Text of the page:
Silicon Valley and Utopia

In a deep contribution (“Occidente senza Utopie”, Il Mulino, 2016: see video below: Italian), Massimo Cacciari argues first that there is a substantial conceptual difference between ‘Utopia’ and ‘Prophecy’ – where the latter denotes the act of the outsider addressing the powers that be by virtue of some superhuman, god-given remit; while the former consists in spelling out the full potentialities of the present ‘material conditions’,  and hence in projecting forward the tendencies that (bound by current limitations) lie hidden below the surface of them.

Antonio Sant'Elia, Citta' Nuova

The analysis of Cacciari traces this distinction back to the time when Europe articulated for the first time the concept of ‘Utopia’ – with Thomas More, Tommaso Campanella and, lately, in its most accomplished form, Francis Bacon.
In ‘The New Atlantis’ (text), Francis Bacon showed that the remit of a rational government must be coextensive to the pursuit and advancement of science. That is why, in Spinoza, ‘libertas philosophandi’  is necessary condition for good government: in other words, according to those scenarios, the single most important project of the modern world is to advance the scientific inquiry, to cast society in its rational mold. All the political and social conditions that stand in the line of this advancement need to be overcome. The same idea is entertained by Karl Marx – who simply stresses the inherent contradictions of such a project, but never questions its ultimate validity. Who is the torch-bearer for today’s utopia? Is Cacciari correct in saying there is none?

Our predicament is the same as it was in Bacon’s times: we also struggle because the political / social structures we live by are not adequate to the material conditions. The material conditions are the vastness of the social wealth – produced by the social brain of our societies,  in the form of specialization, and massive productivity increase due to the application of science to the productive process. If Bacon’s project is the deepest and fullest of projections among all those early modern Utopies, a renewed, more cogent, formulation of his utopia was due, immediately after WWII, to MIT Vannevar Bush, in his pioneering “As We may Think” (see also his influential report “Science: the endless frontier”). Again then: who is today the torch-bearer for utopia?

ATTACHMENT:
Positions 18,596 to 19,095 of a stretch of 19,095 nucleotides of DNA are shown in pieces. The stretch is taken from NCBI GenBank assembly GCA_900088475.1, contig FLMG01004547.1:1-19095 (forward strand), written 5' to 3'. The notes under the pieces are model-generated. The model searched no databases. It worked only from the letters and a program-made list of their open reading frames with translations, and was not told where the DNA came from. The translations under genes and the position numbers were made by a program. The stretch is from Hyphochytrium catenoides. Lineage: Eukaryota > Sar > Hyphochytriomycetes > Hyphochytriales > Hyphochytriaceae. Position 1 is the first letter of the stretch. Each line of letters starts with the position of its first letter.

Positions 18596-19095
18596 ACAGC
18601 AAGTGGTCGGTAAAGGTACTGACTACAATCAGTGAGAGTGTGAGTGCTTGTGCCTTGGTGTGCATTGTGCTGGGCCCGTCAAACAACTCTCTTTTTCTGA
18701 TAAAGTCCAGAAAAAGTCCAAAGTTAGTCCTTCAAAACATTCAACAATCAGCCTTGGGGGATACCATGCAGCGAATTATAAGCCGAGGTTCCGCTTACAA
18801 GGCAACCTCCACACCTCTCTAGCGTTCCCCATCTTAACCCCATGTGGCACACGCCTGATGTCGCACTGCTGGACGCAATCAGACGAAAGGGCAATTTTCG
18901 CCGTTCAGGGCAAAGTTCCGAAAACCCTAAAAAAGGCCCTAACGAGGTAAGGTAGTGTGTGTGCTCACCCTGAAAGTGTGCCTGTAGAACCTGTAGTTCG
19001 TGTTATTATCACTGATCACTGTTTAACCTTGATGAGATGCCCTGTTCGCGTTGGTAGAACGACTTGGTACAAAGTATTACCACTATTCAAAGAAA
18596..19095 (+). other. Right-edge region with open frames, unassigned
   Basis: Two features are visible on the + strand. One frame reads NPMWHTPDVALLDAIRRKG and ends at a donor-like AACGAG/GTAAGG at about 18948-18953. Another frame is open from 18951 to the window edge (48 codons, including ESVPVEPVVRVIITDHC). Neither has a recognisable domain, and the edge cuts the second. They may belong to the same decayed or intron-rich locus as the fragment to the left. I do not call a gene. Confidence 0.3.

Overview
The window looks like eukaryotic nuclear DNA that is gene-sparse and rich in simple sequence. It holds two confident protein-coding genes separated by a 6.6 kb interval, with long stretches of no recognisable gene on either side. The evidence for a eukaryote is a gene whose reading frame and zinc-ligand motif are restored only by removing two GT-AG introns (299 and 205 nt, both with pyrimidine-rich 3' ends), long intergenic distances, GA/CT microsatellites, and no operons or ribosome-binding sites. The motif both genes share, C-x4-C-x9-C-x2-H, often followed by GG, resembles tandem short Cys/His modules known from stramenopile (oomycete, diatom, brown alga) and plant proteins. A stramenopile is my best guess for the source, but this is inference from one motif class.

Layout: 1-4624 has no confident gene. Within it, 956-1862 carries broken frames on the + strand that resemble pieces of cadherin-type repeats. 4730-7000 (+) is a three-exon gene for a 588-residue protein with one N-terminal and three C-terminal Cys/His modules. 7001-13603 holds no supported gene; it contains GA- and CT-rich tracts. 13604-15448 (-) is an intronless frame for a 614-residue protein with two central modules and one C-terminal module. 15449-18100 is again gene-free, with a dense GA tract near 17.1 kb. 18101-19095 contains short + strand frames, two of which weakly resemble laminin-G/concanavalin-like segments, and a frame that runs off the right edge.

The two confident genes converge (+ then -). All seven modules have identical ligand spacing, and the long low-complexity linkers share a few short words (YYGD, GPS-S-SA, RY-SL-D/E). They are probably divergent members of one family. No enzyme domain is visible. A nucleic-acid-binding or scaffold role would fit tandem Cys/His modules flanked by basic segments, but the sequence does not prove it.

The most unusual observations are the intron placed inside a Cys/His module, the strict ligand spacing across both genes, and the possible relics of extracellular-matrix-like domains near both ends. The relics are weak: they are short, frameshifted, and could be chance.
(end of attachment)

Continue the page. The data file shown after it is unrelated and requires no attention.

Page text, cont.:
One must just read geneticist Craig Venter‘s Life at the Speed of Light, the discussions in Bill Gates blog, consider Elon Musk’s The Boring Company or ponder Jerry Kaplan’s suggestions in Human need not apply to answer this question. The new Atlantis – the carrier of Utopia today  – is indeed Silicon Valley, and its entrepreneurs, computer scientists and thinkers. Today, utopia – again in the sense of extrapolating or liberating the potentialities of the present ‘material conditions’  – is there.

Vision today means exploring CRISPR or Internet of Things (IoT), AWS and Reinforcement Learning, Platooning of driverless vehicles or smart contracts powered by a distributed ledger: this is a genuine Cambrian explosion. But as technology is nothing more than the social brain, vision is also reflection on schemes of distributed ownership of assets

“As we transition to a world where most of work currently requiring human effort and attention succumbs to automation, it is essential to distribute the benefits of our increased wealth beyond those who land the remaining good jobs or are lucky enough to accumulate private assets” (Kaplan, Humans need not apply, pg. 186).

and hence flotation of ideas like Universal Basic Income or PBI (Public Benefit Index – see Kaplan, HNNA, p180), computational ethics, or “job mortgages”, basically a modern free market incarnation of the apprenticeship secured by the future earned income as  “Our current system of vocational training, largely a holdover from medieval apprenticeships and indentured servitude, is in need of significant modernization” (Kaplan, HNNA, pg 13 and pgg 157ff).

One could argue that we are currently living in another Renaissance – even if we fail to realize it. Everywhere around us there float new incarnations of old ideas in more stringent, higher-level formulations. There are Turing machines sampling Vivaldi’s acoustic fingerprints and generating new indistinguishable patterns or age-old problem of decentralized command and trust (the Bizantine Generals Problem) being solved with algorithmic trust via distributed ledgers and hashing pools updating the blockchain.

Here the reference is to recasting human social interactions via data analytics, predicting social patterns with Social Physics;  reference is to framing hypotheses about the mechanics of human learning and deploying working implementations of it in DeepMind etc. What we need is new eyes to see this explosion of genius all around us –  I wonder what were people perceiving  in 500bc Athens or in 1450 Florence, what did they experience amidst all the conceptual beauty being produced, if they could feel it somehow.
All this is utopia at its best and Cacciari is wrong. The only problem is complacency, not lack of imagination.


Categories: Episteme

3 replies

  1. Interesting, and I think you are right. It’s also intetesting (and worrying) that Silicon Valley repeatedly tries to stir political debate towards reforms to mitigate the social impact of AI and automation, but encounters political inertia…like any avant-garde…

    https://www.ft.com/content/744ad7fa-de66-11e6-9d7c-be108f1c1dce

    Like

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